You may be aware that we had some pretty special visitors in town on Friday evening; namely New York indie poster-boys We Are Scientists. The more fortunate/prudent amongst you were probably there in the audience at The Duchess to catch their massively enjoyable performance. For those of you who missed out, rest assured, you missed out.
Opening act The Virginmarys were a bit of a bore, very well rehearsed and operating at a high volume in a ‘classic rock lite’ style. Presumably they are not without their fans. As long as they’re having fun it’s fine either way. But you don’t care about that. You want to read about We Are Scientists. Typically charming, funny and showman-like, the American threesome put on a terrifically fun show featuring a selection of songs spanning their three major label albums With Love And Squalor, Brain Thrust Mastery and Barbara, alongside a bevy of new songs which presumably feature on the album they’ve been working on over recent months – an album we’ll hopefully be hearing in full later this year.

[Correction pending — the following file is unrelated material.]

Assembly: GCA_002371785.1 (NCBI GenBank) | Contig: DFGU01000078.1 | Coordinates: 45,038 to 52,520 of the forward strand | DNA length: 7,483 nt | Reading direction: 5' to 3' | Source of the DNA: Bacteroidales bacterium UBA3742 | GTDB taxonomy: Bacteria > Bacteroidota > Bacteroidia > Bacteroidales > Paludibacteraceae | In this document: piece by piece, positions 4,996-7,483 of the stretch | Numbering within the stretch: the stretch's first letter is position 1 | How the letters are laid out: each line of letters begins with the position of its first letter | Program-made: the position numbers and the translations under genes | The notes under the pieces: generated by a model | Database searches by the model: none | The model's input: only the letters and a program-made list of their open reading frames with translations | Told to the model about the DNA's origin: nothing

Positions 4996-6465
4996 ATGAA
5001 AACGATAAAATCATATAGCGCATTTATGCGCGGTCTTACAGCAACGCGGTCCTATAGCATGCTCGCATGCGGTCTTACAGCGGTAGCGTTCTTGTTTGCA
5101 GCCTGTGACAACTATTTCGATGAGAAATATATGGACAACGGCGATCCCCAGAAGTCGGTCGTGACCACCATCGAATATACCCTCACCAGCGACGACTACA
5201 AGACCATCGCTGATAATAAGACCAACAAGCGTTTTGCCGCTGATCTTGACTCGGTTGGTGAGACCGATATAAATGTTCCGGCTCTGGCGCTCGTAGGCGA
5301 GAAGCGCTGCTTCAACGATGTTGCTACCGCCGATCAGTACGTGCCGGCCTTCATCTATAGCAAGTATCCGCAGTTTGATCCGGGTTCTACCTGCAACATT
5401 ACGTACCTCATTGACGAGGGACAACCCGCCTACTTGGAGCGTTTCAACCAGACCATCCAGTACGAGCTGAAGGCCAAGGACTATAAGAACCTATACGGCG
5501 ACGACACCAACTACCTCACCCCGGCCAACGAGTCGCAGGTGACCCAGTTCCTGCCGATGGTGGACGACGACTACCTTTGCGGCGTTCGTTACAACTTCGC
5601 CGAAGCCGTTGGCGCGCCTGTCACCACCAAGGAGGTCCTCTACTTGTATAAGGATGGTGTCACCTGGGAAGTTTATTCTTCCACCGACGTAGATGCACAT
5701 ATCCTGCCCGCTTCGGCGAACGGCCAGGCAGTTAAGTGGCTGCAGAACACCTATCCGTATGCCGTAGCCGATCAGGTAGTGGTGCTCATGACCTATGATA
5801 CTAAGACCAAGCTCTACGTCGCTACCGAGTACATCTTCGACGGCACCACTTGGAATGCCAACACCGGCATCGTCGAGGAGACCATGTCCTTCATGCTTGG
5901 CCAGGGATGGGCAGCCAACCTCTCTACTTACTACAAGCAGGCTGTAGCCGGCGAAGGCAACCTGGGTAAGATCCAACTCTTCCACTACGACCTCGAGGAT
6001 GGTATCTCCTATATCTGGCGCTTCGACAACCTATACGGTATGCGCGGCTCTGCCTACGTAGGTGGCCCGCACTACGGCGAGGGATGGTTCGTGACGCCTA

For those of you unfamiliar with the music of We Are Scientists, firstly you should definitely make time to have a listen, and secondly it is in essence the compelling meeting between urgent post-punk rhythms underpinned by disco sensibilities, and wistful morning-after-type lyricisms wed to emotive, echoing guitars. It’s also worth pointing out that they cram about as many riffs and hooks into an hour long set as the majority of popular guitar bands circa-2012 combined. They also blossom in a live context – the music in itself is great, but when it’s being played to you by the kind of eccentric wits who regaled those assembled at The Duchess with off-the-cuff anecdotes about how the National Railway Museum in York trumped a Belgian equivalent as the latter educated children in the culture of snorting cocaine off smooth surfaces, it’s power to entertain rises exponentially. Deservedly, their set went down pretty excellently. Early smashes The Great Escape, Can’t Lose and This Scene is Dead yield predictably rapturous responses from the crowd, many of whom get the sold out venue shaking with a spot of quite joyously clumsy leaping. Lesser-known album tracks such as Jack and Ginger and Dinosaurs offer marginally more sober thrills, whilst the three new songs aired suggest an at times more poppily anthemic, at times more broodingly heavy slant on their sound will characterise their forthcoming fourth album. All things told it was a fantastic set, light-hearted yet edgy, crowd-pleasing and mature. Their next visit can’t come soon enough.